Demographics are Important

August 07, 2023 Glenn M. Guard, CFA »
Beam balance scale with older man on the left and a baby on the right. West Financial Services, Inc.

For about a dozen years I've had what I call my "China Speech" which addresses the huge demographic changes in store for China and the rest of the world. Here is the Executive Summary:

In my humble opinion, there is no path for China's economy to eclipse that of the western world - none. Why? Let me count the autocratic inefficient government, negligible property rights, no rule of law, foreign investment dropping off a cliff, and mountains of bad debt to name a few.

But, believe it or not, the main issue is demographics.

Specifically, the percentage of China's population that is of working age is decreasing rapidly, and there is no end in sight to this trend. That's a huge problem which will take a generation or two - at least - to resolve.

Why is this happening?

As a nation transitions from under-developed to developed, children go from being free labor and a retirement plan (help on the farm and a place to live when you can no longer work), to being expensive cost centers (food, clothing, shelter, health, dental, soccer practice, college). In the developed world, children are not expected to contribute (or minimally contribute) to their care, and they are also generally not expected to support their parents in retirement.

As a result, birth rates drop and a country's population ages dramatically the more developed it becomes.

Take the U.S. for example.

  1. In 1900, about 40 percent of the U.S. population lived on farms, and 60 percent lived in rural areas.  Today, these figures are about 1 percent and 20 percent, respectively.1
  2. On average, women had about eight children in 1800. By 1900 the number dropped to about three and-a-half. Today it is 1.7.2

Let's face it — in 2023 kids are expensive! But they are not expensive in the under-developed world. For example, today the average woman in Niger has about 7 babies! Africa is by far the youngest continent. Europe the oldest.

Already, 29 percent of Japan's population is over the age of 65. Japan continues to age, has a shrinking population and essentially zero immigration to help make up for this problem. Italy is not far behind. One in four Italians are over 65. These are all-time world records. Never in the history of the world has a country had such a huge percentage of older people. Older people that are (mostly) not working. Older people that receive social security and free (or almost free) health care. And to top it off, there are less working age folks on the job per older person to help pay for all of this.

In this situation an economy stagnates and can eventually even decline.  Technological advances, improvements in productivity, and immigration from under-developed countries can offset these problems, if managed effectively. That is not happening in China.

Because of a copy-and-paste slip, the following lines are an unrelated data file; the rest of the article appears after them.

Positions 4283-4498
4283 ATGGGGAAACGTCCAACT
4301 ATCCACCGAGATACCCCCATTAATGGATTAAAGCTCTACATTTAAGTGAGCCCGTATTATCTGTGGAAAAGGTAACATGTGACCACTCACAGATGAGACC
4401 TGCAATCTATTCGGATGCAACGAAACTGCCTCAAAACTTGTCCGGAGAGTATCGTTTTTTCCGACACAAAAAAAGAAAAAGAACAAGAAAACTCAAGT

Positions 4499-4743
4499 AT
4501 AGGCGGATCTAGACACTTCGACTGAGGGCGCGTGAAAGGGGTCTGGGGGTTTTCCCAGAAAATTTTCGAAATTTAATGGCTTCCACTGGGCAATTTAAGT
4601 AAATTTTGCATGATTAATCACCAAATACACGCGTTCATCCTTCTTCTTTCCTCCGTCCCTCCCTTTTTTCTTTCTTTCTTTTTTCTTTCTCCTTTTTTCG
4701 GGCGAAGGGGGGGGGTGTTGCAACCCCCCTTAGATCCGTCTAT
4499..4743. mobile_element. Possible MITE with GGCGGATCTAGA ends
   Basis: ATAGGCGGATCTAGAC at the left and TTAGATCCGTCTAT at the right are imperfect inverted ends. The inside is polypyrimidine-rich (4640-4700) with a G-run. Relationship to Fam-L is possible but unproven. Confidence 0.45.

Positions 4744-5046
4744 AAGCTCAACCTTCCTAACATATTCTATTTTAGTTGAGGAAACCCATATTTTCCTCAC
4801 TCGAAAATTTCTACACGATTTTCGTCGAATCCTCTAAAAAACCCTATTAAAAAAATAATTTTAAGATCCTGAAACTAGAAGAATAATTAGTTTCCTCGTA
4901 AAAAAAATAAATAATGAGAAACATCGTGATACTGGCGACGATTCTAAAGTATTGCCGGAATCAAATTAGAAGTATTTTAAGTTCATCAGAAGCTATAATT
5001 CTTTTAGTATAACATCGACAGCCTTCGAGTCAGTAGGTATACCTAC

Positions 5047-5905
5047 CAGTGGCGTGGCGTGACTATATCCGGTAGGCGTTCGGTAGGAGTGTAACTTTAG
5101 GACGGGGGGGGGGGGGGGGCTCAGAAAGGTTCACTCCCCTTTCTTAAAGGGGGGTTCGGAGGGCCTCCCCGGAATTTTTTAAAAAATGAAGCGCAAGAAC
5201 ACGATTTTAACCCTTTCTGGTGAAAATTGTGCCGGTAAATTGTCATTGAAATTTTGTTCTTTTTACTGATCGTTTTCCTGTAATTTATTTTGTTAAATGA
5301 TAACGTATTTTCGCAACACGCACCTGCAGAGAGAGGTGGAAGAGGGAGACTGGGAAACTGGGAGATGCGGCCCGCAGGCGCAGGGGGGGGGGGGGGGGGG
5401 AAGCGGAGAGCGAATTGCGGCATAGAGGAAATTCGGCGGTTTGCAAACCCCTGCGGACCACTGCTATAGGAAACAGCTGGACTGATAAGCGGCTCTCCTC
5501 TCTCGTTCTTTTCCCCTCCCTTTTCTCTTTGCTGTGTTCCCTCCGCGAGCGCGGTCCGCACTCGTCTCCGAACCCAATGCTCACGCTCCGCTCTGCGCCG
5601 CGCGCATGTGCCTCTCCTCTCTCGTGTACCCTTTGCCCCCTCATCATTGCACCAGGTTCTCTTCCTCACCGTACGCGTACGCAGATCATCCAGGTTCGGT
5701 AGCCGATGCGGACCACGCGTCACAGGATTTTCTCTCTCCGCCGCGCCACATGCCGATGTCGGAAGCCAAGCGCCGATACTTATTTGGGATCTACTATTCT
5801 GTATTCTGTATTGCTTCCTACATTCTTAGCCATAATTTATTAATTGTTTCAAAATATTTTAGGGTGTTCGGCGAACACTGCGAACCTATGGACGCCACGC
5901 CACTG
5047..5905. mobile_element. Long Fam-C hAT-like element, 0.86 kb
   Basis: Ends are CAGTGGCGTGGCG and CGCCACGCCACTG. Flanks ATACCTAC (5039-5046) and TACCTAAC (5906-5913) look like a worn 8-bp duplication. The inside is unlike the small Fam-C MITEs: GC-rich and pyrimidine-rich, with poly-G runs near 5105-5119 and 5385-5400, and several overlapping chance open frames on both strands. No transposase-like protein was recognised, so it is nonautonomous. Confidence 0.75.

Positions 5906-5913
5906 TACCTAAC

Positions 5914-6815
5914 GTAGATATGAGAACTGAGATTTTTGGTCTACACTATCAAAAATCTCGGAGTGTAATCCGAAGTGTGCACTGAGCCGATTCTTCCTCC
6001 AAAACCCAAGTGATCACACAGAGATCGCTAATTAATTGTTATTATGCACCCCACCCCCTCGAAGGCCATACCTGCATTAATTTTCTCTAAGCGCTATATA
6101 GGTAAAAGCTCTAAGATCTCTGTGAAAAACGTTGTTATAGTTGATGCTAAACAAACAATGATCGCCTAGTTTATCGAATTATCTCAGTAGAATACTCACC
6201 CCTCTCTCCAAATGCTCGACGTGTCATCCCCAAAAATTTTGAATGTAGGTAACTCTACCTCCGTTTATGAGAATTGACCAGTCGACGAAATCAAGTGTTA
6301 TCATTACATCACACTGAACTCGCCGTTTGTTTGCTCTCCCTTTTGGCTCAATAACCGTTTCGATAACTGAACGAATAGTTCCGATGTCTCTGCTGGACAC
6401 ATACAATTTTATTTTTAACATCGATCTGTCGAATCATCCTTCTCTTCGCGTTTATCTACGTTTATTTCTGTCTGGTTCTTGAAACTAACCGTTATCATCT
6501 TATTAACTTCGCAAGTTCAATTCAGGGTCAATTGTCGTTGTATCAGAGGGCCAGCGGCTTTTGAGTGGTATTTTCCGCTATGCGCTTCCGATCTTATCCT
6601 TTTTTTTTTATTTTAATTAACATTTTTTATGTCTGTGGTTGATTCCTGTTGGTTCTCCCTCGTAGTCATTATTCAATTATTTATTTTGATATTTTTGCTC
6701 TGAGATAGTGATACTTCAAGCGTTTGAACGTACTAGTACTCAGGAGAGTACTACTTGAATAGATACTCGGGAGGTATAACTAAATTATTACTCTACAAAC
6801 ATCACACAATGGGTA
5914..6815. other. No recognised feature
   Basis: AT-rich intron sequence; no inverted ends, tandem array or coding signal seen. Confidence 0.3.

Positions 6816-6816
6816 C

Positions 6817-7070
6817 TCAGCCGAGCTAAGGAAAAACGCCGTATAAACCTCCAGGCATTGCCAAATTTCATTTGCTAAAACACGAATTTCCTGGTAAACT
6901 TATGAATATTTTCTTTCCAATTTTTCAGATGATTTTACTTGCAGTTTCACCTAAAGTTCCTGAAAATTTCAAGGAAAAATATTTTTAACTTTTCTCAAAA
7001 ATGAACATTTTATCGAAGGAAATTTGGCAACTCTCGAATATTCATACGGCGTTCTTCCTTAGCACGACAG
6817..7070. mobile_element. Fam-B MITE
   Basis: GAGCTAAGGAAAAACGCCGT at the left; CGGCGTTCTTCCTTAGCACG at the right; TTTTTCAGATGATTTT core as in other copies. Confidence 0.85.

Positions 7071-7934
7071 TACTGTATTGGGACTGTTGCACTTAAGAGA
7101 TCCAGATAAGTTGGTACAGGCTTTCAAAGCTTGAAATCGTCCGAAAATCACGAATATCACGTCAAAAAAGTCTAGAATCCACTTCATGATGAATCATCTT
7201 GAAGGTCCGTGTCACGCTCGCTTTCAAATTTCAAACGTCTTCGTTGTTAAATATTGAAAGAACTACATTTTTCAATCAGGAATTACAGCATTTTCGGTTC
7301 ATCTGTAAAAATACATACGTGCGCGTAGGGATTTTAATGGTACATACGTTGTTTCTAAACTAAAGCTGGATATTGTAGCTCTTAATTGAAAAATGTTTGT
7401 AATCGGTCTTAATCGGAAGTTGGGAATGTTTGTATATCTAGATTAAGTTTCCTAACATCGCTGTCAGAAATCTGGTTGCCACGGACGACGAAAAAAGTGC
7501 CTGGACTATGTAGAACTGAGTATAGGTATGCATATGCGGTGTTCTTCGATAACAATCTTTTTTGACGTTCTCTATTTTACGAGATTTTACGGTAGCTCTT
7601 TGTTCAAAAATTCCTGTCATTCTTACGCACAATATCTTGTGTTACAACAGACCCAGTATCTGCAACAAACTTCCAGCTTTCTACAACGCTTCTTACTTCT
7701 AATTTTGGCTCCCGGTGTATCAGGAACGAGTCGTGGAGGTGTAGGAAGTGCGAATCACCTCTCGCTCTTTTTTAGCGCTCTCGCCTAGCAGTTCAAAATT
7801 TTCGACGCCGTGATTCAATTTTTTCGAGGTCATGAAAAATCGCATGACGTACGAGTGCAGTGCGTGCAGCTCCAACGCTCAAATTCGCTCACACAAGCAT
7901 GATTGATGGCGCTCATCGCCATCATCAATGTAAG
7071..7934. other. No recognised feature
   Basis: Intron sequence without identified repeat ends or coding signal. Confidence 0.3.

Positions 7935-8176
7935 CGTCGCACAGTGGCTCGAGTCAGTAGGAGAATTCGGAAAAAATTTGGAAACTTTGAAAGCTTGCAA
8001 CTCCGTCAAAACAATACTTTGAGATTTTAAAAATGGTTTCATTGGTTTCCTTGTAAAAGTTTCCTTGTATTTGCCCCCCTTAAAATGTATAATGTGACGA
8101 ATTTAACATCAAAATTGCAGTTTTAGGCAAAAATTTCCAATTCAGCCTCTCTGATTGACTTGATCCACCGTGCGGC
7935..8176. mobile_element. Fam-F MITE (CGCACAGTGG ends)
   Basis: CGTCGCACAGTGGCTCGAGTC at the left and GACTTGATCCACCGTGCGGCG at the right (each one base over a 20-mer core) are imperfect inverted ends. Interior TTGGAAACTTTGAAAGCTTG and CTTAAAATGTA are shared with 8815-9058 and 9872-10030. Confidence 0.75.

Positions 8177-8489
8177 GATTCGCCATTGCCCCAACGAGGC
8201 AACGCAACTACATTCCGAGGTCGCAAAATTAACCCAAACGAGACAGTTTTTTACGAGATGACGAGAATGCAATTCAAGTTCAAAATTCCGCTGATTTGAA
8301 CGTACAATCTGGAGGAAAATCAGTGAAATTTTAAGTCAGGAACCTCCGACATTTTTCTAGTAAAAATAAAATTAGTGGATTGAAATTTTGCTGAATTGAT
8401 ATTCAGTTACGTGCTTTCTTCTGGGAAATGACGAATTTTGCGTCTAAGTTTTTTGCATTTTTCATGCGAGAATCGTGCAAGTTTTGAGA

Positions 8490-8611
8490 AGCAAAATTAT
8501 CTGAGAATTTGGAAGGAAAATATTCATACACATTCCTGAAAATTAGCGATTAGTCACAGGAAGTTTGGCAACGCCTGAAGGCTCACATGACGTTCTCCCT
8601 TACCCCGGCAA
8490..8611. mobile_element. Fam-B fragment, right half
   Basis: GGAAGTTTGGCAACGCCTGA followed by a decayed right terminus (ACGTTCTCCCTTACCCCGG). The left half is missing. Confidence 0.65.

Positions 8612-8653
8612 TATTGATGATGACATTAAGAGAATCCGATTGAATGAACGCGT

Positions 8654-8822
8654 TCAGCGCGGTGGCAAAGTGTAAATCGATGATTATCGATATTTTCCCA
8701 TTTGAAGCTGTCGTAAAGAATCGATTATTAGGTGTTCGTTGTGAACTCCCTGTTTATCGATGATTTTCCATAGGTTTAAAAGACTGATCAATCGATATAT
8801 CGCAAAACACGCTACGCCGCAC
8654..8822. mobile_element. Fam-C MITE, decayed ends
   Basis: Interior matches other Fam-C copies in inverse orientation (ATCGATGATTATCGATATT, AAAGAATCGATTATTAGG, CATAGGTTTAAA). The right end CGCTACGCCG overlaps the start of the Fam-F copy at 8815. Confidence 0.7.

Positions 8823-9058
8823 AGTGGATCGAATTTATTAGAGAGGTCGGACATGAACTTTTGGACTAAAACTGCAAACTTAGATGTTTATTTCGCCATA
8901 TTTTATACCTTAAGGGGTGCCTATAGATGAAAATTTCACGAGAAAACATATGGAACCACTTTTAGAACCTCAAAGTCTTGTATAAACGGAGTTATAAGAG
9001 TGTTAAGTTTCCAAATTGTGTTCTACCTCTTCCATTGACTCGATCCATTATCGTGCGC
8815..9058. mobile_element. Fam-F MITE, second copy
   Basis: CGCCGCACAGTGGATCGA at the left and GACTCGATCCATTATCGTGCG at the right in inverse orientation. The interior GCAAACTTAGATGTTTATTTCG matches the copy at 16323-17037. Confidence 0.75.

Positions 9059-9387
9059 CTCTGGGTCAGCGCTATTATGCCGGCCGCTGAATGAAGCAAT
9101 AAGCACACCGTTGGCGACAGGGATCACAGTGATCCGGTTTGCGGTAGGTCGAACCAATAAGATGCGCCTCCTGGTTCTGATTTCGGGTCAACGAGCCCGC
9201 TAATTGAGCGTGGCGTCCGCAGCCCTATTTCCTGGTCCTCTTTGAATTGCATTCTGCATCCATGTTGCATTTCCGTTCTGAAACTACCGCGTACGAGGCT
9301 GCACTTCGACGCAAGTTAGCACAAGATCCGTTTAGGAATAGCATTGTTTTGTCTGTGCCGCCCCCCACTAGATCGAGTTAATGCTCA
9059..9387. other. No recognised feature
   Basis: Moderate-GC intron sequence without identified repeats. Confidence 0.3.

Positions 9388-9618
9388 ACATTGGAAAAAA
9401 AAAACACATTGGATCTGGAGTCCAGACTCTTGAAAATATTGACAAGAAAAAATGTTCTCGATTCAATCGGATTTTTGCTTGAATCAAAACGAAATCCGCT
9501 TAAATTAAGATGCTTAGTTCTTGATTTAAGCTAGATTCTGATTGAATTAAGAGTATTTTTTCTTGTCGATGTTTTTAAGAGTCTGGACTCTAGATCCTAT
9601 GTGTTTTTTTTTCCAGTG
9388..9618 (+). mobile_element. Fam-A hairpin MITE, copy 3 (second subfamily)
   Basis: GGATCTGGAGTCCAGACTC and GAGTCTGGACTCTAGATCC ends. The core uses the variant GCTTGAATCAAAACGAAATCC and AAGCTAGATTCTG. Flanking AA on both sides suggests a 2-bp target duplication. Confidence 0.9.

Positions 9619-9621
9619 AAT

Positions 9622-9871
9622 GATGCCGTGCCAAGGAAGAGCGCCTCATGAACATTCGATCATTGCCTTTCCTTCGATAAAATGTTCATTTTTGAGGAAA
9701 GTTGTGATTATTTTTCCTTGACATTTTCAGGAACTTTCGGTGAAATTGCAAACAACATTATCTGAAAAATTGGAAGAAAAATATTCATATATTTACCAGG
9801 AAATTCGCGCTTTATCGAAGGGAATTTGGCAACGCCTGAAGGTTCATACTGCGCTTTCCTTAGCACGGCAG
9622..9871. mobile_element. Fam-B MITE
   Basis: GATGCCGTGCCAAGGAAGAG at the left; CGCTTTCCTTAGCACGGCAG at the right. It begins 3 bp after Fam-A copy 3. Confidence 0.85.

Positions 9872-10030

The U.S. has a rosier outlook - thanks largely to immigration. Here's the math:

First the bad news:

  1. In the U.S., the fertility rate has been below the level needed for the current generation to replace itself since 2007. In fact, this has been the case in almost all years going back to 1971.4
  2. The result is that today, about 17 percent, or 1 in 6 Americans are over the age of 65. In 1900 that number was 4 percent, or about 1 in 25.5

Now the good news:

  1. In keeping with the country's history since its founding, the United States has more immigrants than any other country in the world — by far.
  2. Immigrants and their descendants are projected to account for 88% of U.S. population growth through 2065, assuming current immigration trends continue.6
  3. U.S. births to immigrant parents will be important to future growth in the country's population. For example, in 2018 the percentage of women giving birth was higher among immigrants (7.5%) than among the U.S. born (5.7%).7

The net result is that in the developed world, the U.S. is projected to have a higher percentage of working age population relative to older population than any other major developed nation. This means that there will be more folks working to help pay for the benefits of each older person.

Add to that a robust framework of property rights, rule of law, abundant natural resources, and cutting-edge technological advances and one can see that that the U.S. economy should be in much better shape than other developed countries going forward.

Feel free to give me a call if you would like to discuss. I'd love to hear from you.

Meet Glenn M. Guard, CFA »

Read the August 2023 Financial Planning Focus:

1 U.S. Census 
2 U.S. Census
3 World Bank
4 Pew Research Center
5 Pew Research Center
6 Pew Research Center,growth%20in%20the%20country's%20population.
7 Pew Research Center,growth%20in%20the%20country's%20population.

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